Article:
LONDON – Researchers from the Samsung Advanced Institute of Technology and the department of physics at Sejong University (Seoul, Korea) have reported on a non-volatile resistive RAM with a read-write endurance of more than one trillion cycles.
The passive switching memory is made using asymmetric Ta2O5−x/TaO2−x bilayer structures and has 10-ns switching times, according to the authors of a paper published by Nature Materials.
The devices are of the metal-insulator-metal type with platinum electrodes and experimental results are reported for cell sizes from 50 microns by 50 microns down to 30-nm by 30-nm. The team also prepared samples with double stacked ReRAM cells with linear dimensions of about 90-nm to judge from a scaled scanning electron micrograph and reported on 10 by 10 cell arrays with cell dimensions of 30-nm by 30-nm. The measured activation energy of 1.47-eV provides an estimated retention of greater than 10 years at 85 degrees Celsius.
By combining two devices anti-serially, one above the other, the authors have also circumvented the known problem with cross-bar devices of stray leakage without the need for rectifying diodes or access transistors.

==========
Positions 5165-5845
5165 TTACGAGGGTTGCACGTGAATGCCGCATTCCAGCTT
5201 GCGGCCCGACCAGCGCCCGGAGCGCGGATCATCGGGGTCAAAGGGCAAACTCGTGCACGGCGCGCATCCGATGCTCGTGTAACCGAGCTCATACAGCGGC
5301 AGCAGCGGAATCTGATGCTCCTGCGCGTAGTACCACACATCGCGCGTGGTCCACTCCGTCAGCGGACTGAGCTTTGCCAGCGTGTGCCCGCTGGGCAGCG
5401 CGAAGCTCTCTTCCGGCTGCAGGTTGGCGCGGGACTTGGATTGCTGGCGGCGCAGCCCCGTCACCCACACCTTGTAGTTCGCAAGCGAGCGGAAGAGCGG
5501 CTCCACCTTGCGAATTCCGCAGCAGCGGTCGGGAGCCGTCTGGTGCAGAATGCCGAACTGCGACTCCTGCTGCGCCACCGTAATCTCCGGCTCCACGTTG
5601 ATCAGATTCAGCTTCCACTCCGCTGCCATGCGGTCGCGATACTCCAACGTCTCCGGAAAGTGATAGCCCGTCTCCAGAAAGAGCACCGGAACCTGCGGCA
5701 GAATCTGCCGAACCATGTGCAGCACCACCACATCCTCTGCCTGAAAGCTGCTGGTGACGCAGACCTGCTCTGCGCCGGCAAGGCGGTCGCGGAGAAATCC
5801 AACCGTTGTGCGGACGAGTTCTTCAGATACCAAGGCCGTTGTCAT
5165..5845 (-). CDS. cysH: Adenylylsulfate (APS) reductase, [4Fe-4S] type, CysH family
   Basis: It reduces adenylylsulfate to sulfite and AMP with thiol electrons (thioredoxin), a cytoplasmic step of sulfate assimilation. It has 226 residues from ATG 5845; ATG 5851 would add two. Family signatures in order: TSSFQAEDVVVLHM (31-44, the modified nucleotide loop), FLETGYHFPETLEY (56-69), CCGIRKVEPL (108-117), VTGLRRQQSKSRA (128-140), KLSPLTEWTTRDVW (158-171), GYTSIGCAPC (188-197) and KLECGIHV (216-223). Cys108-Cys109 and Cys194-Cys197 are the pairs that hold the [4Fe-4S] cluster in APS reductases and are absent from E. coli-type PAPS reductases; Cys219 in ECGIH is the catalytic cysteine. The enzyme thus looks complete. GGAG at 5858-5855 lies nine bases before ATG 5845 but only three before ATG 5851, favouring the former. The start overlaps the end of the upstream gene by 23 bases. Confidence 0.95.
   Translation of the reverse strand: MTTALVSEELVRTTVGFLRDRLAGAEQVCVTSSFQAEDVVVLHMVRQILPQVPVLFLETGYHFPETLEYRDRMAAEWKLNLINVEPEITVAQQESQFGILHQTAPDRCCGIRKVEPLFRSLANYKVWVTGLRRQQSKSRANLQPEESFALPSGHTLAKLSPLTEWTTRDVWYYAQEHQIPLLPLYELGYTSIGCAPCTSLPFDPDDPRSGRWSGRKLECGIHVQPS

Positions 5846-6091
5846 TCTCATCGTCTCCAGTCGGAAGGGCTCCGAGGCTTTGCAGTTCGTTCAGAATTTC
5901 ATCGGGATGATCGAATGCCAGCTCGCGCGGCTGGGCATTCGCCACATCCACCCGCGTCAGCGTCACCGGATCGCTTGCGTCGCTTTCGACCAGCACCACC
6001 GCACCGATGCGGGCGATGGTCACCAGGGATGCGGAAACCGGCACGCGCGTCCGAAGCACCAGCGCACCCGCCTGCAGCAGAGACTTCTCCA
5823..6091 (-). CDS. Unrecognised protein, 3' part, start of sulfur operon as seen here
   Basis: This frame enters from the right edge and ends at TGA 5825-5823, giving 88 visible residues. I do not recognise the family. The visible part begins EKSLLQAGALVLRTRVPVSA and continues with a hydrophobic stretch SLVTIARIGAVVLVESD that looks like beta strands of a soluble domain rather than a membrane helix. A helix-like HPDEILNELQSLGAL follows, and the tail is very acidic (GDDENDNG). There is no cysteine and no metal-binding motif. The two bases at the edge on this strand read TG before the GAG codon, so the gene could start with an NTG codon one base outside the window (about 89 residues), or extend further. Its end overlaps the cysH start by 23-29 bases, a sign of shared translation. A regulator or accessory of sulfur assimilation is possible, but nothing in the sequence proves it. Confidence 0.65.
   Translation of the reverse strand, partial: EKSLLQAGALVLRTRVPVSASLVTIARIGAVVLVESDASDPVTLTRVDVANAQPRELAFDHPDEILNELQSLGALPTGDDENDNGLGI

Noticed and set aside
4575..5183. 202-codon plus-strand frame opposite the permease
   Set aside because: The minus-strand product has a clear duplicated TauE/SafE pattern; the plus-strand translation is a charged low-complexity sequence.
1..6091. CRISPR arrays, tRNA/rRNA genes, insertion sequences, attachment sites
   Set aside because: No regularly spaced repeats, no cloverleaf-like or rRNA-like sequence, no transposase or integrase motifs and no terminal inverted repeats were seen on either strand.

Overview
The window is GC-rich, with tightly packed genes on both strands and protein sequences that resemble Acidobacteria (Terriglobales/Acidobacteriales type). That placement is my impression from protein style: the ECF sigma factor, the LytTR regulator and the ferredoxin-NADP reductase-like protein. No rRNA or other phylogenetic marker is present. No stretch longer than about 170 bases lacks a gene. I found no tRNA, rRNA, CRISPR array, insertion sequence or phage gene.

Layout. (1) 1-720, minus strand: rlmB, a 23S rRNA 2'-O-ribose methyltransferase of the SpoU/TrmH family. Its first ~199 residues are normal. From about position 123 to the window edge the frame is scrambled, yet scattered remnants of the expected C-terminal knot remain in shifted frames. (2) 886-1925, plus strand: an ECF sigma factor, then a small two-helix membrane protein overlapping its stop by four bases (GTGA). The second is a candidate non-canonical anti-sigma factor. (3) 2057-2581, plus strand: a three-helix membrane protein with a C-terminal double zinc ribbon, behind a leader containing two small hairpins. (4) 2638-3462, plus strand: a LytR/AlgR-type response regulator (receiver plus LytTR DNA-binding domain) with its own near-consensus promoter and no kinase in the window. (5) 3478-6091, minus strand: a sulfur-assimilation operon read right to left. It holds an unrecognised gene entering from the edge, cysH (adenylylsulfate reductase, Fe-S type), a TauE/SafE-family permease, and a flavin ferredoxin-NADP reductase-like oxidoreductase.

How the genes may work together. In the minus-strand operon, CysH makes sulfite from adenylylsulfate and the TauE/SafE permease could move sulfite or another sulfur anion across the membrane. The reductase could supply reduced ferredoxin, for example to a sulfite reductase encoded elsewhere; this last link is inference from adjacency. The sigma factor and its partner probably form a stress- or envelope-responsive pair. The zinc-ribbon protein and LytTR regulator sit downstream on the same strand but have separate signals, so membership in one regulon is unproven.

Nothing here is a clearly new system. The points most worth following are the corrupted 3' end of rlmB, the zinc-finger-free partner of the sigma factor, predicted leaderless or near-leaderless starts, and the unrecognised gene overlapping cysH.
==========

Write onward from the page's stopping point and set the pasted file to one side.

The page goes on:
The authors claim to have reduced power consumption compared with other reported ReRAMs and that the high endurance and fast switching make the device suitable for use as working memory as a potential replacement for flash memory.
This read-write endurance would seem to exceed the lifetime memory writing operational requirements for a home computer. Does it make sense to start by deploying this technology to replace flash memory (with limited write cycles) in portions of computers with heavy re-write usage until it is cheap enough for wider deployment?
In mid-May Panasonic reportedly announced it is planning volume production of a 2-Mbit ReRAM in 2012. Nikkei and Reuters are referenced as sources.
Panasonic is known to have researched tantalum oxide ReRAM from presentations at learned conferences such as IEDM 2008.
ReRAM samples should be ready before the end of 2011 and volume production will start at Panasonic's Tonami Plant (Tonami City, Toyama Prefecture) the reports said.
SAIT does not represent what Samsung plans to manufacture, but what could disrupt Samsung any time.
This achievement looks underwhelming because Panasonic did this more than three years ago. But Panasonic will sample it later this year, I hear.
David Patterson, known for his pioneering research that led to RAID, clusters and more, is part of a team at UC Berkeley that recently made its RISC-V processor architecture an open source hardware offering. We talk with Patterson and one of his colleagues behind the effort about the opportunities they see, what new kinds of designs they hope to enable and what it means for today’s commercial processor giants such as Intel, ARM and Imagination Technologies.